Frank Piliere of MLB Fanhouse has spent some time with the Yankee minor league affiliates lately, scouting Andrew Brackman and Manny Banuelos. As good as the Manny-Banny report was, it would seem he saved the best for last. He penned an absolutely glowing report on Dellin Betances, putting him at the top of a Yankee farm system which is knee deep in pitching these days. Some highlights and commentary:
What can you say about a guy who is 6-foot-8? His presence is immense on the mound and that’s one of the first things you notice about Betances. And this is not a young man who looks like he could blow away out there. The 22-year-old is a very strong, well-built athlete. He has the long limbs to match his extra-large frame, but overall looks comfortable and coordinated. You see a lot of tall pitchers, including Yankee prospect Andrew Brackman, that can look a bit awkward at times. That doesn’t appear to be the case with Betances.
That’s noteworthy because when both players were drafted, Brackman was the one thought to have a smooth, clean delivery while Betances was considered to be very raw. Clearly, Dellin has passed Andrew in this area of their game according to Frank.
Betances has a true presence on the mound and quietly seems to believe no one can touch his best fastball. However, that does not mean he is reckless in the zone. Sitting consistently at 94-95 mph, Betances routinely bumped 96-97 mph up in the zone.
And the key words here are up in the zone. Betances already shows an advanced idea of how to use that explosive fastball as an out pitch up in the zone. You rarely see minor league pitchers do this with any real intent. But on a consistent basis, he was willing to start hitters with off-speed pitches to get ahead and then finish up in the zone at 95-96 mph.
Polish like this is rare with any pitcher his age (22) but to have that in combination with his talent and physical advantages is something truly special.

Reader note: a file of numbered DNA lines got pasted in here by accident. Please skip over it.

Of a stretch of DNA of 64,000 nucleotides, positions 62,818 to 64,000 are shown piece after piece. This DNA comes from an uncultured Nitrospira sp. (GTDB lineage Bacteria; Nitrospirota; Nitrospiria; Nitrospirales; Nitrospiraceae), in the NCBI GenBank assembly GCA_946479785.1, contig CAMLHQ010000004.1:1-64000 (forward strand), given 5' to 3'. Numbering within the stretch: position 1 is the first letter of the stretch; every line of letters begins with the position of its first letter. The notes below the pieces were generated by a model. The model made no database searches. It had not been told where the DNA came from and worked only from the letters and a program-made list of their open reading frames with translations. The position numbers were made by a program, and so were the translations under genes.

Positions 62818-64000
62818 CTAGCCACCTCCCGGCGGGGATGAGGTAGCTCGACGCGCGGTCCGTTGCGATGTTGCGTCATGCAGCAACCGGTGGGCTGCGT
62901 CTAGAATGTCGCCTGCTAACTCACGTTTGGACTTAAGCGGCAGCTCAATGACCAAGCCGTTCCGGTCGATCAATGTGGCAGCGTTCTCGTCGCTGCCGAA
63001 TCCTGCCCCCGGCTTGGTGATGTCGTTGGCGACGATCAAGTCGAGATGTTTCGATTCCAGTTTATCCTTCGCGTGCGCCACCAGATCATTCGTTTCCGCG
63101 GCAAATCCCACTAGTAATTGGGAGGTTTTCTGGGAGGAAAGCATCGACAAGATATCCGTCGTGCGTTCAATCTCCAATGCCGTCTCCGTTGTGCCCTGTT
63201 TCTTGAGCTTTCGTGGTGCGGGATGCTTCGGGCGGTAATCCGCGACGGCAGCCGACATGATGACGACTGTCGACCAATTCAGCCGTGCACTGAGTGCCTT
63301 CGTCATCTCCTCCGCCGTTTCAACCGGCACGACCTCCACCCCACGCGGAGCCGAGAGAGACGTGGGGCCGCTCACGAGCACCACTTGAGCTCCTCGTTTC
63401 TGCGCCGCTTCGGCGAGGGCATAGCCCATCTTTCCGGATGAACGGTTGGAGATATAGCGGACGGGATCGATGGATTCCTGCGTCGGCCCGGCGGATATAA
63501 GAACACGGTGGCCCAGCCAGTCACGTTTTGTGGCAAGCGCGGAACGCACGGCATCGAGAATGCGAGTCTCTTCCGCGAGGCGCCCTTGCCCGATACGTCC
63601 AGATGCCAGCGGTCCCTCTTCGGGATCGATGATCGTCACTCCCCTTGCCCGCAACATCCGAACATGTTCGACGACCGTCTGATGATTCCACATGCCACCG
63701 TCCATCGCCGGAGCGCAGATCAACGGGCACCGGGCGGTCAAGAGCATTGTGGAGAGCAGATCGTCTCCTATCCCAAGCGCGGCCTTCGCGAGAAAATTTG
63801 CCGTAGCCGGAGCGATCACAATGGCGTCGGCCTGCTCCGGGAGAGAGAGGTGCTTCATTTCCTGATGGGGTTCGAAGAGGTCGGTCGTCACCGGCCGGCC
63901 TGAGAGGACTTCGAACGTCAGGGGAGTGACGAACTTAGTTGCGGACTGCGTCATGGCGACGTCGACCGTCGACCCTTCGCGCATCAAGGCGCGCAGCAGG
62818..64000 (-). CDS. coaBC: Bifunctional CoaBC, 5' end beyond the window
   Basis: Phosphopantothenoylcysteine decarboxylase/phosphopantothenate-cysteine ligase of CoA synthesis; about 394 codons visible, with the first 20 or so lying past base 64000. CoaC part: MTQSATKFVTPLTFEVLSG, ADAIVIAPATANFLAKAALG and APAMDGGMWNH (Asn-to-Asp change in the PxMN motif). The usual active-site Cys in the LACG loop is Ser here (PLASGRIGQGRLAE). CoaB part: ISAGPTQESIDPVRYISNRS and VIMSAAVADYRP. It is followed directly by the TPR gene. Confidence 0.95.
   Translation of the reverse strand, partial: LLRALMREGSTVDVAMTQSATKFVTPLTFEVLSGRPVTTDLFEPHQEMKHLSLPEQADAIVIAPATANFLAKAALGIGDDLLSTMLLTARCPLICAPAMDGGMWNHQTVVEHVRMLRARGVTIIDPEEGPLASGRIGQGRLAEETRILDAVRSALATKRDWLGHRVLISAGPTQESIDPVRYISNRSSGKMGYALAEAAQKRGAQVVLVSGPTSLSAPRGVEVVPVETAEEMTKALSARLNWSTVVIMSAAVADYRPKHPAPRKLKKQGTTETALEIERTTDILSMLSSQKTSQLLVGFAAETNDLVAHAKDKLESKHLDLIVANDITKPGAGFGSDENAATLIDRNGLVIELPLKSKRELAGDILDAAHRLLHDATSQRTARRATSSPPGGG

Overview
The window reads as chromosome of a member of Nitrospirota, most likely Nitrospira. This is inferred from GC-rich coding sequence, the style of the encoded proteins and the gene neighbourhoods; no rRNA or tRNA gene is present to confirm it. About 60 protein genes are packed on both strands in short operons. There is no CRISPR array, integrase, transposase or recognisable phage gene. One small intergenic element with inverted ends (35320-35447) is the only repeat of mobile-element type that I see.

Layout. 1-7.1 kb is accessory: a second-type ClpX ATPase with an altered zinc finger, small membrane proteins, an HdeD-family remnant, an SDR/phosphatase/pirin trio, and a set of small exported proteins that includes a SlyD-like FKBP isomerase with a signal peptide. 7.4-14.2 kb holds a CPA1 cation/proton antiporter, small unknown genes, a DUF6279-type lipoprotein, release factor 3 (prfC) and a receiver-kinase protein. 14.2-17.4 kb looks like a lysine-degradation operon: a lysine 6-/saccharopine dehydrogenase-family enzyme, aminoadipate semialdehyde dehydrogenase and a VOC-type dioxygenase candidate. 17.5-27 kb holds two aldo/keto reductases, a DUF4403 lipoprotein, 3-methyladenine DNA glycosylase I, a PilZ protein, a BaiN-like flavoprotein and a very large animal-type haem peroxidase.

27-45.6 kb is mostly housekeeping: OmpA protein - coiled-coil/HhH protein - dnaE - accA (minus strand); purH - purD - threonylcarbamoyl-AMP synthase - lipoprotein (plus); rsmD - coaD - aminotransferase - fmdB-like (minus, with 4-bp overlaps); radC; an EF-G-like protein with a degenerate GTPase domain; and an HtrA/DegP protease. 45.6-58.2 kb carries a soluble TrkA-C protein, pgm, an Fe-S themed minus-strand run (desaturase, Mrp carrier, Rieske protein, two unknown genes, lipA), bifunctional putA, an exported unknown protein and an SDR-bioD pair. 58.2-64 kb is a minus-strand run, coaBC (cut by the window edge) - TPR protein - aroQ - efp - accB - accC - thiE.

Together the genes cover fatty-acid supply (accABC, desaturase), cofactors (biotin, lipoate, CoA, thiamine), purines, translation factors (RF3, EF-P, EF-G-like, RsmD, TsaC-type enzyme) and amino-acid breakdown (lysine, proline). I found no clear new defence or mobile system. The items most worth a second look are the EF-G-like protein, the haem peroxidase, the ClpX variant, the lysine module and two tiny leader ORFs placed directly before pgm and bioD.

For a pitcher of Betances’ limited experience and power stuff to have anything resembling a decent change up would be surprising. It turns out Betances has more than just a show changeup, and instead has a very usable 5 changeup on the 2-8 scouting scale. Given the good two-seam movement he has on his 82-85 mph change, there’s potential for it to grow into a plus pitch if he can refine his command.
To his credit, he already has enough confidence in his changeup to go back-to-back to start off an at-bat then finish with his fastball. Pitching backwards is not something you expect to see at this level from a young man with a 95-mph fastball.
A serviceable Change up would be useful when you’re throwing 96 on 2-2 counts and/or when he loses command of his Curve. But a solid Change is a real weapon, one that should prevent him from suffering a stark platoon split.
Given some real similarities in their deliveries, as well as having highly similar arsenals and approaches, the best modern-day comparison for Dellin Betances is Josh Beckett. Obviously, Beckett may not still be that dominant pitcher, so this comparison goes more for the Beckett of old. Betances obviously is taller than Beckett, but other than that they are comparable in just about every other way, including the powerful mid-90s fastball, their deliveries, and the hard 12-6 hooks.
As exciting as the Josh Beckett comp may be, it may also be a little light. Beckett has always been a 2-pitch pitcher. The way Piliere described Dellin’s change and his confidence in using it, his ceiling could be higher. Having an effective Change should give him a go-to pitch against opposite handed hitters, and his account of him using it not once (which would be unusual) but twice to start an AB and be able to throw it for strikes is almost unfair.
That leads me to my main takeaway from Frank’s report. Dellin’s advanced feel for pitching really jumps out at me. Beckett was (and still is) a gunslinger who works everything off his plus fastball. Dellin’s ability to start guys off with breaking pitches/pitch backwards is (as Piliere said) almost unheard of for power pitchers his age. Those are old man skills, that aging pitchers use to keep hitters off balance because they’re working with diminished stuff. But Dellin has plus stuff and innate physical advantages, so to be that polished and mature at that young an age it’s almost scary to think how good he can be. Stay tuned. . . .
NOTE: There are rumors floating around that both Dellin and Manny-Banny are heading to AA with Zach McAllister heading to CLE. If we get that confirmed anytime soon, we’ll get a link up.
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